"There is a tone that when you drop them off at the beginning of the day that they are no longer your child. ... They are our children. Parents should be able to attend meeting in the next 30 days... we've been a civil group .... there are so few parents who step up to the plate ... the administrators need to hear you ... and my husband and I can't be the only people who care."
A woman said her child is afraid of school and is a freshman. She said she works in a building that has security and a metal detector. She said she is pro-metal detector. He said her child does not trust anyone yet.
She asked what exactly do staffers do to handle problem kids who can make a physiological assessment.
She praised the school, but said there is a sense of students being better than each other which leads to bullying.
Roberts said that a social worker and school physcologist is available in the building to make assessments.
Roberts said that no staffers were notified about Gladden's Facebook post before the school day. Roberts said the staff now has access to Facebook.
She said she is also concerned about smoking on Ebenezer Road and ganging up near the school.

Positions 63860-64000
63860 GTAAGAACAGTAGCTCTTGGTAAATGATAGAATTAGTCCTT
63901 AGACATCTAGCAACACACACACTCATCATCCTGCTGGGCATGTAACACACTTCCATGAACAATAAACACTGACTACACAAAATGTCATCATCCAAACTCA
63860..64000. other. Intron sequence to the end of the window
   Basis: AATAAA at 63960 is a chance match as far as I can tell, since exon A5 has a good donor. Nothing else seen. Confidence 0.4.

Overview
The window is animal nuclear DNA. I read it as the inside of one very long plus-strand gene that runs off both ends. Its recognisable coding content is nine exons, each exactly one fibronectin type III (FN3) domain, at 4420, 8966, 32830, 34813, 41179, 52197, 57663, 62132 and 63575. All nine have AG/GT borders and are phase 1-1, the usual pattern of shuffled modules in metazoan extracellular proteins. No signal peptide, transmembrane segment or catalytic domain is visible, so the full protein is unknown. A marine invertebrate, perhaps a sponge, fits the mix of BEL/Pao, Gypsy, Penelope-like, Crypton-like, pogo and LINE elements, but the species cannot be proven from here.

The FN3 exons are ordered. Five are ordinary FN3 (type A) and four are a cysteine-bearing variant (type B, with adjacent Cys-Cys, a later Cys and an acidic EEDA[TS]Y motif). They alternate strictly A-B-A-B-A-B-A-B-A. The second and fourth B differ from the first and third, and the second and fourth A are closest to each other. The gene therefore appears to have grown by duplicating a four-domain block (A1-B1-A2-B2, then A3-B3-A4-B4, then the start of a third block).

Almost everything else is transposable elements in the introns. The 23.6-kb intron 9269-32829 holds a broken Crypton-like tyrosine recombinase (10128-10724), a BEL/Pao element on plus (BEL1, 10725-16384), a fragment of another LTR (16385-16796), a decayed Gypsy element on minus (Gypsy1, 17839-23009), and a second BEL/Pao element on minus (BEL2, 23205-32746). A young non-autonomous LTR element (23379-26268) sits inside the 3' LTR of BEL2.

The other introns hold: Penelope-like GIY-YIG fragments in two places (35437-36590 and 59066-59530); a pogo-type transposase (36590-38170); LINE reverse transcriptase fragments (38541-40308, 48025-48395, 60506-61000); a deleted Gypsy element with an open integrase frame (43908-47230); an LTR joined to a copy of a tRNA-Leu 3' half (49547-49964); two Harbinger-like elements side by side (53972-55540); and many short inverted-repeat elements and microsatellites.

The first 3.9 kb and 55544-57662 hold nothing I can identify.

Roberts said they encourage respect but it is a public road under the purview of police.
More parents left the meeting.
A parent said they only live in the Perry Hall area so she can attend this school. After her daughter graduates they will leave the area.
She said she is military and safety is first. She said the children were first and evacuation was most important.
"We could have been going to funeral, a whole lot of funerals ... I had to come up here and remind us, it's excellent ... we are the parents in this. ... I was grateful to see on FOX 45 to know to get my kid."
A parent said drugs in classrooms is also a problem. She said drug dogs and bomb dogs could also be a possibility.
Her child said that Gladden has been suspended multiple times and was sent to a special program. She said that school staffers need to better react, and provide better programs for future security.
A parent talked about his daughter's reaction.
Roberts said it's going to be a long road for Jesse Wasmer, and his recovery from this.
A parent said there needs to be more teachers at the doors, asking who is entering. She said she once snuck in and wasn't stopped. The parent said people should be buzzed in and there should be metal detectors.
Roberts said kids are swiped in with cards.